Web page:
Was he a left or right wing demagogue you should be

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reflected on the “ideological ambiguity” of Long. Was he a “left” or “right-wing” demagogue? You should be able to answer all of these questions and more—explain the reasons for Long’s appeal in the context of the Depression—after reading the essay by Hogan and Williams. From that essay, you should be able to answer not only “factual” questions about Long–i.e. who was Long, what was his popular nickname (The Kingfish), etc., but also have some sense of whyhe seemed to attract so much support, not only in Louisiana, but across the country. Sept. 25: Father Coughlin and Pseudo-Religious DemagogueryFather Coughlin, the Radio Priest, built a huge national following with a style of speech 7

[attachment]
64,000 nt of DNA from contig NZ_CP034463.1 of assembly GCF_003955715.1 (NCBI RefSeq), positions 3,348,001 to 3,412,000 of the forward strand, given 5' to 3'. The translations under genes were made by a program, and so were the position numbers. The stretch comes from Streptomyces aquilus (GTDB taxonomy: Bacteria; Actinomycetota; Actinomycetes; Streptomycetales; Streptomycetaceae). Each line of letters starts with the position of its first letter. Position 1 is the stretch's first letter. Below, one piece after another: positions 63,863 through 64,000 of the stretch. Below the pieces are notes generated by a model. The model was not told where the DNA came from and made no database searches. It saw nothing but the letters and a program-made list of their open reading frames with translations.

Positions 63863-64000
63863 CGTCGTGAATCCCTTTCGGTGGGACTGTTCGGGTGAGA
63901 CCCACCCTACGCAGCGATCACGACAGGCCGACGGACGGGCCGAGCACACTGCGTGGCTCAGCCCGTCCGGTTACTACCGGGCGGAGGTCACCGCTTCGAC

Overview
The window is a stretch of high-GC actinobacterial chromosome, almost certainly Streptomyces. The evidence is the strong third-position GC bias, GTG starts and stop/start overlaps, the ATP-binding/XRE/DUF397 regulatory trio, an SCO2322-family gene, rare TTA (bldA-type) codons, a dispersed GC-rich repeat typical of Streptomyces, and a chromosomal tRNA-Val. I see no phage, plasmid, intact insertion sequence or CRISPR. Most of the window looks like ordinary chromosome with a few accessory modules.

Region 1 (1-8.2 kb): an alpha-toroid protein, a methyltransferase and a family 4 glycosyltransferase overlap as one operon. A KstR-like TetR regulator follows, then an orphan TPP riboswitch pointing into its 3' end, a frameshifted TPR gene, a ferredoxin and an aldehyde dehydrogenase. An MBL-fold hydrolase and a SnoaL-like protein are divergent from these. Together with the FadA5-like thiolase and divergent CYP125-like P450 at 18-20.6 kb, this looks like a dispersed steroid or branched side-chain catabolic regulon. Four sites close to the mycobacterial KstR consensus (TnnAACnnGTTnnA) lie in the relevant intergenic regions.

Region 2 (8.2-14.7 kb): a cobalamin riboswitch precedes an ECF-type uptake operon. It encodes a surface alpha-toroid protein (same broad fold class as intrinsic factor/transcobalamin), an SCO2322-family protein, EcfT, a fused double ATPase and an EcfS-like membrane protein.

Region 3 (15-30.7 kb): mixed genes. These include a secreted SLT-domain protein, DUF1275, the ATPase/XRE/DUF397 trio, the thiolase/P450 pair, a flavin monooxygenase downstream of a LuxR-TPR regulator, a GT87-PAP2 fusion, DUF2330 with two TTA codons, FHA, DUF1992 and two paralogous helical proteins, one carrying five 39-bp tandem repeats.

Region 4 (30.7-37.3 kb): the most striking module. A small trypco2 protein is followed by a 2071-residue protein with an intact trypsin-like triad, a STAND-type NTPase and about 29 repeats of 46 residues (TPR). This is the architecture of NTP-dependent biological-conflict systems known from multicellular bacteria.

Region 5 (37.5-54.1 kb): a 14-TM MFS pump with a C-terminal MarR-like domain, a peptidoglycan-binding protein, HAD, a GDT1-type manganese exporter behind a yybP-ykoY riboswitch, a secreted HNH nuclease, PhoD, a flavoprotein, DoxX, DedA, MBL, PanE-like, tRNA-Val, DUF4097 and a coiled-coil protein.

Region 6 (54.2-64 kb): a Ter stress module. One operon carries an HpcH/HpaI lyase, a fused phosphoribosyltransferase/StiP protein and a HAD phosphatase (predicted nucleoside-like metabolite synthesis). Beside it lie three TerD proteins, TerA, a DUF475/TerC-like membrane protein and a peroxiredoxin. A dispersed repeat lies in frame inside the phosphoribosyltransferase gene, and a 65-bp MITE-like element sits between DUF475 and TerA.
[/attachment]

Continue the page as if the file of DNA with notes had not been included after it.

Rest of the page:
rooted clearly in the populist tradition. Beginning with sermons in 1926, he became increasingly political in his speeches, ultimately posing a serious challenge to president Franklin Roosevelt in 1936. Lashing out against the New Deal, he declared that both democracy and capitalism were under attack and that a conspiracy of international bankers (i.e. Jewish bankers!) were really calling the shots. Increasingly anti-semitic, Coughlin eventually alienated many of his own followers with his wild conspiracy theories and doomsday scenarios.In addition to one of Coughlin’s speeches, we read an article by Douglas McCollam that compared Coughlin to Glen Beck, a hero of today’s Tea Party movement. He argued that, like Coughlin, Beck has attracted a large and loyal following, gets high ratings for his radio show, and can mobilize thousands of people for public demonstrations and letter-writing campaigns. Yet as with Coughlin, McCollam argues, Beck does not really appear to have much influence over elections. His populist style stirs up people, gets them emotionally involved, even angry. But according to McCollam, that passion does not seem to translate into lots of votes. Put another way, the political significance of both Coughlin and Beck may be exaggerated because their followers are so vocal and passionate.Sept. 30: Good” Propaganda: Public Relations and the “Social Hygiene”Movement. As we noted, many of “progressives” who worked for the CPI in World War I helped found the modern public relations industry. Edward Bernays, the father of modern public relations, is one of them, and the document we read from Bernays shows how the propagandists of the time imagined the possibility of “good” propaganda, if only public relations practitioners turned their talents to promoting peaceful goals rather than war and subscribed to a code of ethicslike other “professionals,” such as doctors or lawyers. Note how Bernay’s essay reflects the “magic bullet” view of propaganda’s power and argues that this power can be used for either good or evil. So he proposes a “code of ethics” for PR “counsels” (also note how the term “counsels” compares PR practitioners to lawyers and other “professionals”): they must not plead cases that are “socially unsound,” they must not take on clients with conflicting interests, they

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